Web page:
I can't keep Storm Cloud. He is the most beautiful goat on the face of the earth, but I can't. Bucks are just too troublesome. Even if I could use him to service all my does, which I can't, he still wouldn't be worth the trouble.
Wednesday, June 3, 2009
Bucks can't be left to run with the does year round. They must be separated for a good part of the year: separated from does which they aren't allowed to breed during breeding season, and separated from any pregnant or recently kidded does. If allowed, they will breed pregnant does, possibly causing abortions, and if allowed, they will breed does who have recently kidded, possibly causing injury and infection. They will also breed does who are too young to safely carry a kid to term. In fact, they will breed just about anything, anytime, anywhere.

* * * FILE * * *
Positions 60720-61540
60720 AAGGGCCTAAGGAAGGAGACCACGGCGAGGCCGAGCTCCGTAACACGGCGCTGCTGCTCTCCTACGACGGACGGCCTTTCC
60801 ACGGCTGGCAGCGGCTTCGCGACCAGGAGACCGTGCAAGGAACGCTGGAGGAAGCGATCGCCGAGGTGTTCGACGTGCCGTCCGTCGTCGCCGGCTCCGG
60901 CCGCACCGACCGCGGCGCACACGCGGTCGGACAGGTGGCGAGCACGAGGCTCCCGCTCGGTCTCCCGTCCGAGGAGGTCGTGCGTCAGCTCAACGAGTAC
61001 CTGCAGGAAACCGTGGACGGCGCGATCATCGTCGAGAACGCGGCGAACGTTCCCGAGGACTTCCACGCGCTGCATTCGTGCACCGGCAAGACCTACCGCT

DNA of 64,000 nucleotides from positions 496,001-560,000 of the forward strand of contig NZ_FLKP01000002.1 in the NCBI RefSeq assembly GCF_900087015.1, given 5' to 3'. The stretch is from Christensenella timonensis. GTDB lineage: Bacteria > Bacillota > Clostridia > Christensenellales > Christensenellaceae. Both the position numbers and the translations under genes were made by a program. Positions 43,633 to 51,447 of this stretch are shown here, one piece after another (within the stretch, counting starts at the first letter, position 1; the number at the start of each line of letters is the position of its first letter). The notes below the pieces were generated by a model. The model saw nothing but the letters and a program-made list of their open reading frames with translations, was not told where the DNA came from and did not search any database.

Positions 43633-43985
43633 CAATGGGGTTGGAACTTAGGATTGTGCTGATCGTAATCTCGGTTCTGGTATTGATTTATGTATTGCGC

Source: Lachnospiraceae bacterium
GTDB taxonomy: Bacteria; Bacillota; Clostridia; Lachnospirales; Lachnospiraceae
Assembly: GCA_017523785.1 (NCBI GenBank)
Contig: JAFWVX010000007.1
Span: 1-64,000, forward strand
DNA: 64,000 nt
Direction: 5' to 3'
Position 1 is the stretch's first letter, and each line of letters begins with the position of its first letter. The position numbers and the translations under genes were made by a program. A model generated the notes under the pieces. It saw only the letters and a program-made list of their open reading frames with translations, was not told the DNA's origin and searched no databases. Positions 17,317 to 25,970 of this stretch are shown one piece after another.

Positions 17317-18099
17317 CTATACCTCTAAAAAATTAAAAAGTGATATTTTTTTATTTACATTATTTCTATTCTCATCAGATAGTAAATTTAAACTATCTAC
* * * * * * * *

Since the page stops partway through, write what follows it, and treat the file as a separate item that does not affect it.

To accomplish their evil aims, they will go over, under, around and through well-built fences, much less the teetery, tottery, tilted fences we have at our place. A healthy buck would destroy every fence on our property in short order.
Housing a buck separately would mess up the worm plan, effectively reducing my pastures from three to two.
Bucks stink, in season. If you have never inhaled the incredibly potent aroma of rutting buck balls, count yourself lucky. The smell clings to your clothes, your hair, to the very crevices of your brain for hours. I already walk around town smelling like chicken shit and horse sweat: do I really want to add another layer of funk to my personal perfume?
And the final nail in the coffin: while in rut, bucks will taint the milk of my lactating does, causing it to take on a faint, funky shadow of their own stench. Lest I forget, let me remind myself that milk is the whole point of this operation. Cheese. Yogurt. Kefir. Delicious, creamy, pure-as-the-driven-snow white milk.
I can't keep the world's prettiest goat. I'll have to just enjoy him while he's an adorable baby and try to sell him to somebody nearby, so that I can use him to breed back to next year.